# why equation, wrong

• Jan 15th 2011, 12:25 PM
paulaa
why equation, wrong
4 sin^2(x) + 8 cos(x) = 7

1 = cosē(x)+sinēx
sinē(x) = 1-cosē(x)

we use this and replace sinē(x) with 1-cosē(x)

4(1-cosē(x))+8cos(x) = 4-4cosē(x)+8cos(x)

-4cosē(x)+8cos(x)+4 = 7

replace
[cos(x)=t] and multiplicate with -1

4tē-8t-4 = -7 <--> t1= 1/2 t2=3/2

t = cos(x),

cos(x1)=1/2
cos(x2)=3/2

x1=pi/3 + n *2pi or x1=pi - pi/3 + n *2pi but the second one is wrong ? why ?
Cos(x2) > 1 = dont work
• Jan 15th 2011, 12:31 PM
e^(i*pi)
You're working is fine - it's a domain and range issue - you can discard t2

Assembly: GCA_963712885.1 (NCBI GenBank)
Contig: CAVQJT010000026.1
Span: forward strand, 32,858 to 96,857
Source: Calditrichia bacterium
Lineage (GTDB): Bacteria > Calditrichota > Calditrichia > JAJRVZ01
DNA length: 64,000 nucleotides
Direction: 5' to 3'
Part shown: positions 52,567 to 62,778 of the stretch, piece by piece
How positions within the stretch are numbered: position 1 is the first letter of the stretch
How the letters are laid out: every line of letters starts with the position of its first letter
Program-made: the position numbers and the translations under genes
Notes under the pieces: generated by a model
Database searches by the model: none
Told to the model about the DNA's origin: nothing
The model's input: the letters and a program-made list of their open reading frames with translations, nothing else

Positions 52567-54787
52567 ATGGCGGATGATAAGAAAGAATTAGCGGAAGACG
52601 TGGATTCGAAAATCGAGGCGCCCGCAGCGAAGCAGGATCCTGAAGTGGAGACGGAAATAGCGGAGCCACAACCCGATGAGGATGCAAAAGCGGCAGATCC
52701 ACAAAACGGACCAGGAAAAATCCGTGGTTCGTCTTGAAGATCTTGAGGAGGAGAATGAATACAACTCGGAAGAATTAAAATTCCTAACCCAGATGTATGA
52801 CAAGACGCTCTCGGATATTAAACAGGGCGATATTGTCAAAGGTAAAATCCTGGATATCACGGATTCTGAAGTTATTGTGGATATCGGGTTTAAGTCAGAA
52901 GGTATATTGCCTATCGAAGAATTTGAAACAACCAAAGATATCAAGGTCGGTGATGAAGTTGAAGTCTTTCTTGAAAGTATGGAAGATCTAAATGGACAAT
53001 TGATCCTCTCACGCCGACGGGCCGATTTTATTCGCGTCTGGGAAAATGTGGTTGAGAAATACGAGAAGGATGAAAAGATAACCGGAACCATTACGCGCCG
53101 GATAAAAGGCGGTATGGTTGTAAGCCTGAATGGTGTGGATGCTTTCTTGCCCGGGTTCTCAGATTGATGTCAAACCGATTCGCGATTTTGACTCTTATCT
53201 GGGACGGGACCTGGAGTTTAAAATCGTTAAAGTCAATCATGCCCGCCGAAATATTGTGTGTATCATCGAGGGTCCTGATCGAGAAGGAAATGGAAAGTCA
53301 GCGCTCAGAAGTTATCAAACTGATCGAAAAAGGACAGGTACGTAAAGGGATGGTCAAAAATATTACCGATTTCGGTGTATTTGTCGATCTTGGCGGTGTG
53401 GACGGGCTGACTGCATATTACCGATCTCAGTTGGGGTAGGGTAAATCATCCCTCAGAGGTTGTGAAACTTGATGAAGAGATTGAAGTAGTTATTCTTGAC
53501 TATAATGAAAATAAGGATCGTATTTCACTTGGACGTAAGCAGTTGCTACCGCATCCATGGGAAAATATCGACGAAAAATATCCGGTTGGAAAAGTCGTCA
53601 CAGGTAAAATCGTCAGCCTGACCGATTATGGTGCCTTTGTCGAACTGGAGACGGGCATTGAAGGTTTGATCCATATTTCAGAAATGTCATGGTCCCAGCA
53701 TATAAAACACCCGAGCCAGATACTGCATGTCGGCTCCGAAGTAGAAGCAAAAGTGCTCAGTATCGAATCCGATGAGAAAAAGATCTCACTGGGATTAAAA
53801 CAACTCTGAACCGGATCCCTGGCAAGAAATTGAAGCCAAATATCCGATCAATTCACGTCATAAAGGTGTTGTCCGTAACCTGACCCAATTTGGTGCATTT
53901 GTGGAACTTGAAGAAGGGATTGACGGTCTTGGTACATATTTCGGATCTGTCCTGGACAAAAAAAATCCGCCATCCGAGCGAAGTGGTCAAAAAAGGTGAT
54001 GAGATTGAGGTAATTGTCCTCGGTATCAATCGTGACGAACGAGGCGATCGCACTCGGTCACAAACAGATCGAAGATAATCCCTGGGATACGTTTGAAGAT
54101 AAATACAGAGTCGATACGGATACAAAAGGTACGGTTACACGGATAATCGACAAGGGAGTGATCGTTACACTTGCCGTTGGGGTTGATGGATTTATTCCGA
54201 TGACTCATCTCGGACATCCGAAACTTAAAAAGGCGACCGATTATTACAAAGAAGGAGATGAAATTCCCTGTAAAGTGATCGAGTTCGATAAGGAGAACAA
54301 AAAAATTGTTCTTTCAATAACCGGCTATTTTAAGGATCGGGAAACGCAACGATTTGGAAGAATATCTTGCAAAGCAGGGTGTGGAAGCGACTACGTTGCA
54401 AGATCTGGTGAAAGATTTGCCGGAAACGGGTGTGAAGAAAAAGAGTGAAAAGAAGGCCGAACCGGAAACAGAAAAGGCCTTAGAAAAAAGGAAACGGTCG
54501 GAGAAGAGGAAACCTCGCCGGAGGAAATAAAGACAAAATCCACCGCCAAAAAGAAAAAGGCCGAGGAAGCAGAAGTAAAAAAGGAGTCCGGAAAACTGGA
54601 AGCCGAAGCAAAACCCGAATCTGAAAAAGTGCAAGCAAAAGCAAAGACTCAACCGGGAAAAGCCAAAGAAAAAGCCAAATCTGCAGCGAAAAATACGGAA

The maxiumum value of $\cos(x)$ is 1. Since $\dfrac{3}{2} > 1$ then you cannot take the inverse cos.

It's not in the range of $f(x) = \cos(x)$ and because cos(x) and arccos(x) are inverses of each other then the range of $f(x)$ becomes the domain of $f^{-1}(x)$ which means it's not in the domain of $f^{-1}(x)$
• Jan 15th 2011, 01:07 PM
paulaa
yes i know that i meant that the wrong is in x1=pi - pi/3 + n *2pi
• Jan 15th 2011, 01:10 PM
paulaa
i think maybe it will be x1=pi/3 + n *2pi or x1=pi - pi/3 - n *2pi

right now ?
• Jan 16th 2011, 05:44 PM
SammyS
Quote:

Originally Posted by paulaa
4 sin^2(x) + 8 cos(x) = 7
...
cos(x1)=1/2

x1=pi/3 + n *2pi or x1=pi - pi/3 + n *2pi but the second one is wrong ? why ?

cos(x) is an even function. If cos(x1) = 1/2, then also cos(-x1) = 1/2

Therefore the second one should be: -x1 = pi/3 → x1 = -p1/3. Of course, you can add n*2pi
So the final form for the second solution is: x1 = pi/3 + n 2pi.